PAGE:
The real problem is simple “librarians and library schools  are afraid they will be no more jobs.” In some people’s minds the more digitized libraries get, the less people are needed to do the job. My nonlibrarian friends tell me all the time that my job will be extinct because of the digitial revolution.  This also gives administration a headache because administration people usually like things that are neat and orderly that they can put in a box. Change scares them. Think of it as the Charlie and the Chocolate Factory complex ( the new version with Johnny Depp where Charlie’s dad loses his job at the toothpaste factory because of the new machinery.) I am a recent graduate of library school and in one assignment was to create a landing page for the library of the future. What would be on it? How would the library cope with this new digital world we are in? The assignment thoroughly freaked some people out. The professor started talking about how less people are coming to the library and they are instead accessing it virtually. This really scared people because those who felt they lacked an aptitude for technology saw it as an enemy. In other words they feel it threatens their livelihood.  This fear caused a division amongst graduate students. There were the techies who separated themselves from the “library people”, (like we were a separate species) the ones who were completely against any form of technology, and then there were people like me who are in between. I was even jokingly accused by the non-techies as going to the “dark side.” Dark Side? What like Darth Vadar? Am I the enemy now because I want to know how a webpage is constructed? The fact of the matter is that every generation has changes in the library. Heck, at one point typed catalog cards were revolutionary! Realistically public services librarians knowing more technical services type things should not come as a surprise since technical services librarian are expected (for the most part) to do some public service type duties. The question should not be how are we using these new technologies? Technologies will fade and someday be “so five minutes ago.” Instead we should be asking, “how are we staying relevant? If we are not meeting our patrons’ needs, then will they continue to use our services? I am not saying you have to adapt every technology out there for your library. Every technology does not serve every population and I do not think it is helpful to assume that technology will solve all of our problems. It is a tool that can be used to make a solution happen, but it is not a solution in itself. However, you have to look at what can improve your patrons’ library experiences. Also it is important to note that if we know too much, IT depts may feel that will take their jobs as well.

Going back to library school, the question of the future of the library once again came up. One of my classmates responded, “librarians are like prostitutes we will always be around.” (Side note: I originally started writing this post yesterday and read Jenica Rogers Urbanek’s post about the Spitzer scandal and libraries and laughed out loud when I thought of this comment) Anyway, there will always be a need for people to digest information and trust me students still need our help, yes they do.

Lately I have been using the phrase “I’ll figure it out” Before I was in grad school I was so sure of what type of work I would be doing, but now I am not so sure. If you had told me I would be cataloging, doing circulation, playing around with systems, doing statistics and ILL to boot I would have told you, you were a wild and crazy guy (or gal). Sometimes one of my bosses ( I work two part time jobs) will come up to me and say do you know how to do this? (Make a wiki, do ILL, find out why the computer is making the sound of a wookie) I will say I don’t but I’m sure I can figure it out, and I have (miraculously). It used to drive me crazy when people in grad school would say in tech or cataloging classes that they only have to get through the course and will never use any of the information anyway. To be honest I have used more information out of those classes than I have me reference courses. Sheesh! The other day someone asked me how I am faring in my library career and I told her I was figuring it out.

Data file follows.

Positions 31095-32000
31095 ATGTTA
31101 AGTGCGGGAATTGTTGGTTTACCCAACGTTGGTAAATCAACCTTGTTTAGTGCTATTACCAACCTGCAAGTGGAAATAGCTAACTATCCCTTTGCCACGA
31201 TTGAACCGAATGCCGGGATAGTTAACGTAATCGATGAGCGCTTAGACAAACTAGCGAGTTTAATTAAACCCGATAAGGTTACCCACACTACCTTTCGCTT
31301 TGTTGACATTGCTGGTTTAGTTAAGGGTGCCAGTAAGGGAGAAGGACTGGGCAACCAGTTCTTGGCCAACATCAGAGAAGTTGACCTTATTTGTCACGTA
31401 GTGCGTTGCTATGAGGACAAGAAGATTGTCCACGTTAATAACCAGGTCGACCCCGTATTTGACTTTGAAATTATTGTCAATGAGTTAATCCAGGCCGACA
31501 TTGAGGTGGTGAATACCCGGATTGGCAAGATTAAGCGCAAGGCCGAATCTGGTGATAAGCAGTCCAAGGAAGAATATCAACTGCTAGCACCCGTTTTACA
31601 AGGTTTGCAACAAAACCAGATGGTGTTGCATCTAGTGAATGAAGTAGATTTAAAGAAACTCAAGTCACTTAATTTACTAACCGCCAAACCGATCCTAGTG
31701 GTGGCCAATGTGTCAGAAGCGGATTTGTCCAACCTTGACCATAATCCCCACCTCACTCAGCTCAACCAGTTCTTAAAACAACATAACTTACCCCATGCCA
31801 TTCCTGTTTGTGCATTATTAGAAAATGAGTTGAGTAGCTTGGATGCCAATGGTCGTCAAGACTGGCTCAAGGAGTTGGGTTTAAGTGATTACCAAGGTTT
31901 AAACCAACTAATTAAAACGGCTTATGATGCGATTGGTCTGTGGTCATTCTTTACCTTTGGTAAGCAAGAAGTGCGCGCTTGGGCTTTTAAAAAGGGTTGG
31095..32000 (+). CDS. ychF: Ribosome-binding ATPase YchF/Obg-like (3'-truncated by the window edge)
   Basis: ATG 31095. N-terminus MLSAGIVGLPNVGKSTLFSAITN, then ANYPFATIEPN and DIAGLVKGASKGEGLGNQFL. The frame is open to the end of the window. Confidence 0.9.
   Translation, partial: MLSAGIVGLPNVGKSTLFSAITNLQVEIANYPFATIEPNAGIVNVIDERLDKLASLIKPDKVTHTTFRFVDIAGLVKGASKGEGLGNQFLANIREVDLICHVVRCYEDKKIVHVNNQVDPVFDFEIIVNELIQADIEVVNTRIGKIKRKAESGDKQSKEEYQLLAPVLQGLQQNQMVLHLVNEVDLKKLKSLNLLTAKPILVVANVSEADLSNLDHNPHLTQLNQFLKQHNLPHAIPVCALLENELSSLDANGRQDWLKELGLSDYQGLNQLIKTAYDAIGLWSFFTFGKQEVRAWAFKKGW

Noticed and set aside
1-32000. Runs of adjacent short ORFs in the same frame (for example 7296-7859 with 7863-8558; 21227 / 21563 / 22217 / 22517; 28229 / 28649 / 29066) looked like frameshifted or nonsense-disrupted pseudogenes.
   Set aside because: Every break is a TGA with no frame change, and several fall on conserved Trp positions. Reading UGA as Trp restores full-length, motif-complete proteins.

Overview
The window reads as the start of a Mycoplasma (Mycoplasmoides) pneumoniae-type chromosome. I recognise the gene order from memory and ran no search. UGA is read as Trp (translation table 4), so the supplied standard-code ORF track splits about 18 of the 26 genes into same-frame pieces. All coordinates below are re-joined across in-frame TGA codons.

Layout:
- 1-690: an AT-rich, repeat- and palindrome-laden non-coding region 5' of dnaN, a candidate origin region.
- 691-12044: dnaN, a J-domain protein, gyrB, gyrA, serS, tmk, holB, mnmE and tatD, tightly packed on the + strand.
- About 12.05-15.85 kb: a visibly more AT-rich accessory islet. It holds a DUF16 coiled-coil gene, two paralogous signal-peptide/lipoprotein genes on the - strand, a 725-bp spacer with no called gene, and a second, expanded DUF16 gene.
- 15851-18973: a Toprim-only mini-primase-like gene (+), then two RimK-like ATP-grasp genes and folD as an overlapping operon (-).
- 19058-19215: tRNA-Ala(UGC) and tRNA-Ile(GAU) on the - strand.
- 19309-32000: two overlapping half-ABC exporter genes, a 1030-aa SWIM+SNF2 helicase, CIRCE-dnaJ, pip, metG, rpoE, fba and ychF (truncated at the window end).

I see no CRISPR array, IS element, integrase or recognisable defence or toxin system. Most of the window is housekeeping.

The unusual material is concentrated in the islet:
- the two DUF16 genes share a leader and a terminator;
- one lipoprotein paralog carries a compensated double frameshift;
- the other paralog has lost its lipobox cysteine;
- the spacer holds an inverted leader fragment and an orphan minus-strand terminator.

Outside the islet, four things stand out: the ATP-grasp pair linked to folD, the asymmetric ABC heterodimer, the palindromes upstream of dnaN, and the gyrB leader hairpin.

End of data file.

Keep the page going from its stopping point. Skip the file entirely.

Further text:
Okay, I know the title is corny but I came across this article on a listserv I am on. Jessica Hupp wrote an article called “25 Useful Social Networking Tools for Librarians” which talks about all different sites that librarians can connect to patrons and each other. Some I had heard about (myspace, facebook, twitter, LinkedIn, Flickr, PBwiki, Del.icio.ous, Meebo, and Ning) and others I had not. I am still in the process of seeing what they do.

Footnote : is a site that lets people upload their original documents for others to see. There are a ton of photos and documents and it is free for a basic membership, but be cautioned because many photos and documents are only for paying members. There is also a feature for people to attach little annotations to the image.  The site does make it difficult if you don’t have the premium package. 

Stumbleupon: allows you to browse and see what others are looking at as well. You set up a profile and state your interests and the site looks for things for you.  Kind of a combination of Library thing and Del.icio.ous. This is a site that allows cataloging of favorite books but unlike Library thing it is totally free.  All you do is look up something, it looks it up on Amazon and when you click on the image it types in the ASIN number for you and you can write a review and rate it. Then it adds it to your collection. A neat feature about this website is that it allow you to transfer it to an excel document so you can print it out for your records.

Teachertube: A teacher version of Youtube! Yes it does exist.  When I type in libraries, a few videos come up by Dr. Looney which include librarian parodies of American Idol and Blind Date.  This is a useful site because it pares down the videos to only instructional videos that education type people can search.

Whew! With so many options we librarians can at least try to be connected.  “We hope.”

That’s right, you heard me. Rachel is not in the third mummy movie “The Mummy 3: The Tomb of the Dragon Emperor,” as the librarian Evelyn. Instead she is being played my Maria Bello. Now while I love Maria Bello, I  hope they are going to at least dye her hair for the movie. I mean, I think people will notice that the dark haired Evelyn from the first two films is different than the golden haired Maria Bello. Realistically I am amazed they are doing a third Mummy film at all. I thought they would be done after the Scorpion King, but oh well.